Living in Ecuador I learned a lot of tricks for bringing luck in the New Year. Most of them done at the stroke of midnight.
The first was Grapes. The tradition is to eat twelve grapes right at midnight and make a wish with each grape. One wish for each month of the new year. Twelve is a lot of wishes, so you have to plan ahead. And chew fast.
If you want to travel in the new year, there is something you can do to help make your wish come true. Also done at midnight, you grab a bag or suitcase and run around the block. You have to make it around the block before 12:01.
It can be hard to do the grapes and the suitcase in the same year, but it can be done. A few years ago a friend and I planned it out. We had our wishes written out and popped the grapes in quickly. Then we picked up a suitcase together and ran around the block while chewing. It was fun and we ended up taking some fun trips together that year.
My favorite New Year’s tradition, of course, is the underwear.
In Ecuador, you wear a pair of colored underwear on New Year’s Eve to bring you luck in a certain area of your life. Red is for love, romance, and passion. Blue is for travel, Green is for money, and Yellow for good health. You cannot wear undies with a little of each color and think you’ll be lucky in all areas. It’s important to choose.
When I moved back to the US I heard of a similar tradition somewhere in Asia. Maybe my Cambodian friend told me, or maybe I read it in a magazine. I can’t remember, and really that’s not the important part. What is important is that it’s a tradition to wear red underwear on New Year’s Eve to bring good luck.
I decided that love and passion can really be for everything. If you love travel and are passionate about cooking, then red underwear will bring you luck in those areas, too. So, we made it a family tradition to wear red underwear on New Year’s Eve. Even my little brother gets a pair of red boxers in his stocking at Christmas. He grumbles about it, but he puts them on.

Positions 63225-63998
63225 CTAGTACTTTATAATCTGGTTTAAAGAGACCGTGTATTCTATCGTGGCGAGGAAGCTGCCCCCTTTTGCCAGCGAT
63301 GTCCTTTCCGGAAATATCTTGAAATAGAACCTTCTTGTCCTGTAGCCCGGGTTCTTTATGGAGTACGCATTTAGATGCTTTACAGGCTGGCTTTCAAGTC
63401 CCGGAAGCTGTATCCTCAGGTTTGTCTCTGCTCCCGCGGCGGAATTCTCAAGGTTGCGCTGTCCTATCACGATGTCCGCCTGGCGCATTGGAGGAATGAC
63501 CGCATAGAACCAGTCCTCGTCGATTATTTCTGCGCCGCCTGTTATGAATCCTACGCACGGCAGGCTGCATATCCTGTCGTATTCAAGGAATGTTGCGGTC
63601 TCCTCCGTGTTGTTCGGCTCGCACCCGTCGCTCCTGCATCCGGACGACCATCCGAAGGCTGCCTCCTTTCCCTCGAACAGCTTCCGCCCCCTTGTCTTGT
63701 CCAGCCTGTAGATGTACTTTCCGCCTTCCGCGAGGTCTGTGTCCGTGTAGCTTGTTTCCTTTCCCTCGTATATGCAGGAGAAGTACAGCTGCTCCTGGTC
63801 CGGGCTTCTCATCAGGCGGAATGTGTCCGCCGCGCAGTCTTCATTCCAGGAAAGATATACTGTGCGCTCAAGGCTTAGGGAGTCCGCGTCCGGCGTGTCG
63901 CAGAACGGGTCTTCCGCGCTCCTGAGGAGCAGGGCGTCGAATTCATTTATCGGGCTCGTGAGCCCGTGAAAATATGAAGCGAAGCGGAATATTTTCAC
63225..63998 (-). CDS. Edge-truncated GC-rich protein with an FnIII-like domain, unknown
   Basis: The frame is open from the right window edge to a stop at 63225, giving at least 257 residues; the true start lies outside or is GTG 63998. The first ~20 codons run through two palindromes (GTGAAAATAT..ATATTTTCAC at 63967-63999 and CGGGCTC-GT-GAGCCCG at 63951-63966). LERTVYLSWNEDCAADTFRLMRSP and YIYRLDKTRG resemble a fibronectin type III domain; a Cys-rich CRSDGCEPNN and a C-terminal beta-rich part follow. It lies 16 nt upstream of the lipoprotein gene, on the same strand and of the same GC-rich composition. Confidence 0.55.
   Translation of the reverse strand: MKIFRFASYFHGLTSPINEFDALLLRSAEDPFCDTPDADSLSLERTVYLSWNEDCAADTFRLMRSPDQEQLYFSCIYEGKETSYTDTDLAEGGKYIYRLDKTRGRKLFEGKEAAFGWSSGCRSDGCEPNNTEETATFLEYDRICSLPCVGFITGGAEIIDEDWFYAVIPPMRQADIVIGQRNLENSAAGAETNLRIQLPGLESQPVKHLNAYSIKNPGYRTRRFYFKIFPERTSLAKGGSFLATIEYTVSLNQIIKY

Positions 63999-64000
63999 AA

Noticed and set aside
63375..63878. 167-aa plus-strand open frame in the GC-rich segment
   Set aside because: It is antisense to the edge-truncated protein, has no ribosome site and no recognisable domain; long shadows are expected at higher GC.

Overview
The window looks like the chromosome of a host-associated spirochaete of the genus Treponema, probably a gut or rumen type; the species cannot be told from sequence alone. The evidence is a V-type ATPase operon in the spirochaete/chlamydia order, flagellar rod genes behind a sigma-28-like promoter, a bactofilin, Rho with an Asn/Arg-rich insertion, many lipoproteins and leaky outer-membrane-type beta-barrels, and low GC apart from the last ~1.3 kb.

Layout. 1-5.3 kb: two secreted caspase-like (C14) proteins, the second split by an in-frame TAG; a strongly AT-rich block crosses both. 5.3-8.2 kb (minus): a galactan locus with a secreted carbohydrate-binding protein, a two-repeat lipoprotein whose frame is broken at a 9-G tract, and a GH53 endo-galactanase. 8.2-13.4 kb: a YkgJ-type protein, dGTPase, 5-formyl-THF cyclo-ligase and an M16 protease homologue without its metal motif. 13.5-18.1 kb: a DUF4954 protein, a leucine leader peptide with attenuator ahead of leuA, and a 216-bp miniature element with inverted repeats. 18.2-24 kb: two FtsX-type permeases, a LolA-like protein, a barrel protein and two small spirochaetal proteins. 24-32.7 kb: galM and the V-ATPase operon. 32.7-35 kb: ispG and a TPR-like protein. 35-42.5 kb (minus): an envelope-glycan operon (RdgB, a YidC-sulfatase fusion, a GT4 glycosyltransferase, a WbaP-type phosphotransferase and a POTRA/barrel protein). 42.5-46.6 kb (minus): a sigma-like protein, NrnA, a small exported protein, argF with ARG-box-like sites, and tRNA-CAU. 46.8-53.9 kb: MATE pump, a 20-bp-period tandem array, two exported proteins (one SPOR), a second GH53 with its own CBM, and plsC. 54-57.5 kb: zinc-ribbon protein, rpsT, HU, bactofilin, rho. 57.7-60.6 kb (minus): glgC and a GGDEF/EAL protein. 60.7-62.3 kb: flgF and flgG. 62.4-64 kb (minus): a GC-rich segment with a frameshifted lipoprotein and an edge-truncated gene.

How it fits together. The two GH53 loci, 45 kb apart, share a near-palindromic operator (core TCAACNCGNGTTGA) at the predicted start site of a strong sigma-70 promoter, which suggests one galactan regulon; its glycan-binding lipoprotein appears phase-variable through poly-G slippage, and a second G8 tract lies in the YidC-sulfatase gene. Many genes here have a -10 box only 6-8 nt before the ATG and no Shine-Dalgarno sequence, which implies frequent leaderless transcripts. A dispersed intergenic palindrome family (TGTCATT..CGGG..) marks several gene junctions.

New Year’s Day is the ritual that is most important to my dad. We have a good luck dinner as a family every January first.
He tells us the story of how eating pork on New Year’s Day is lucky because it shows that you had enough money left over from the year to afford pork at the end. It can be pork chops or pork roast, the way it is prepared is not important. It’s that you are eating pork on the first day of the year. It also has something to do with the pig being lucky because it moves forward, unlike lobster and chickens who move backwards.
Black eyes peas are also considered lucky. They are supposed to represent coins, meaning gold or money. We usually have them with rice, as Hoppin’ John. Greens are also on the menu because they represent cash. There is usually hot links and cornbread, too. But that’s more about what we like eating than bringing luck.
Some years we look up a lucky dessert to go along with it. Last year we made an orange sponge cake that is considered lucky in China. The year before that it was Red Velvet cake because anything red should be lucky on New Year’s.
The best part of the tradition is that we sit down together as a family and share what we are grateful for from the year that just ended.
Some people may not believe in lucky food or underwear. I say, that’s their loss. Try picking out a pair of fun undies for New Year’s Eve and I dare you not to smile!
What are your favorite New Year’s traditions? Anything you do for luck?